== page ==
Punjab Agricultural University counters criticism of DSR technique, shares farmers’ success stories
Experts decided to share success stories after videos of farmers ploughing their fields started doing the rounds on social media, officials say peer pressure, generation gap, rumours responsible for deviationUpdated: Jul 01, 2020 16:46 IST
After videos of farmers ploughing paddy crop transplanted through the direct seeding of rice (DSR) method started doing the rounds on social media, Punjab Agricultural University (PAU) experts and the agriculture department countered the videos with success stories of farmers who had used the new technique.
The Punjab Agricultural University (PAU) decided to counter the misconception after receiving feedback on why farmers decided to plough their fields.
A PAU expert said the farmers who ploughed their fields were repenting after seeing the crops of farmers who stuck to the DSR technique.
Punjab Agricultural University (PAU) senior agronomist Dr Makhan Singh Bhullar, during his weekly Facebook live, shared his mobile number and urged farmers to contact him before ploughing their fields or send a picture of their fields over Whatsapp if they were facing any issue pertaining to cropping of seeds.
GENERATION GAP, PEER PRESSURE AT PLAY
Bhullar said, “In most cases where fields were ploughed, belief in convention won over innovation. There was a conflict between the younger and older generation. For many decades, farmers have been sowing paddy using the traditional method. They were averse to new techniques. In many cases, fathers pressed their son to plough the field after 20 days and sowed the paddy nursery using the traditional puddling method,” said Dr Bhullar.
The second reason was the availability of migrant labour. “There has been a sudden thrust of migrant agricultural labour in Punjab. Many farmers found sticking to the DSR technique a risky proposition and opted for a conventional method of farming,” said Bhullar.
Chief agricultural officer Baldev Singh Naurath has posted several success stories of farmers who stuck to the new DSR technique.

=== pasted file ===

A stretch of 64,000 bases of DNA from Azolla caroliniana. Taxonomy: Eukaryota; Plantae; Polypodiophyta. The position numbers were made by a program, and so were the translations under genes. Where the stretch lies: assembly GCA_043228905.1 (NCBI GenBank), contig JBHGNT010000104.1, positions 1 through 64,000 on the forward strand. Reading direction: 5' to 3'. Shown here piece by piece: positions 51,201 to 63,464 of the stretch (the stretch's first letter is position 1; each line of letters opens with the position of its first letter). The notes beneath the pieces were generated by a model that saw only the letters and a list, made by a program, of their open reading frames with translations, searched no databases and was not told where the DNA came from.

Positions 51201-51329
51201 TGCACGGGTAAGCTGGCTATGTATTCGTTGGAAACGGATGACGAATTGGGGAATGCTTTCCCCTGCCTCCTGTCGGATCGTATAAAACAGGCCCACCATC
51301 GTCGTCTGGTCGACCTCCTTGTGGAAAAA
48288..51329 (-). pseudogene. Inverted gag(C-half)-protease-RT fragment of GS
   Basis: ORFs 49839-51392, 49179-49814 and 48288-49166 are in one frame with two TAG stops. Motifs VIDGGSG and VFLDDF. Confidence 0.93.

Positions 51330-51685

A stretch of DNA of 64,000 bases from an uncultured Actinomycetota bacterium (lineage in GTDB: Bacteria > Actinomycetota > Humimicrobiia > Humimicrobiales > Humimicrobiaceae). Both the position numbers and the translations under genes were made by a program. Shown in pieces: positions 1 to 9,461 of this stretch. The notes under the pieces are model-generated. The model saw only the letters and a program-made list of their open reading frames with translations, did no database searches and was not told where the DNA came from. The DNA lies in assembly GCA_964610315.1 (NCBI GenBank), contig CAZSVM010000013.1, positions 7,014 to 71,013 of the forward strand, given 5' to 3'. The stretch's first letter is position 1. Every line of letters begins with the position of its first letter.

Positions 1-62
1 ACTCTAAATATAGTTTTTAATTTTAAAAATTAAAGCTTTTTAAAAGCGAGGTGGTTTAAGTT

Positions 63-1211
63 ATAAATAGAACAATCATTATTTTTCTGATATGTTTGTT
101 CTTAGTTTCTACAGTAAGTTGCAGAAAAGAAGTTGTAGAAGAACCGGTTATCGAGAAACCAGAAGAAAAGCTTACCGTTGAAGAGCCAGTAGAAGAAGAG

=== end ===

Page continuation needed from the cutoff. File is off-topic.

He noted that there was a lot of peer pressure among farmers, which led farmers to plough their fields.
“Farmers want to play safe. In some villages, farmers collectively decided to opt for a conventional method. In order to stop such incidents, we decided to share success stories of farmers who stuck to their convictions and opted for the DSR technique,” Naurath said.
Harpreet Singh, of Kabarwala village in Muktsar district, who has successfully sown paddy over 21 acres through the DSR technique blamed the seed seller for spreading misconceptions.
“A rumour was spread among farmers in Malwa region that crop sown through DSR technology was being attacked by fungus. This triggered panic among farmers. My father told to me to opt for the old puddling technique and my fellow farmers told me not to take a risk, but I stuck to my guns and now my field is green and farmers who ploughed their fields are repenting,” said Harpreet.
The university had sanctioned 4,000 DSR machines and 800 paddy transplanter machines to farmers at a subsidy ranging from 40%- 50%.
Farmers started sowing rice with the machines after May 20 in Punjab and against a target of 5 lakh hectares farmers sowed paddy over 7 lakh hectares of the state, which is 25%of the total area under paddy cultivation in Punjab.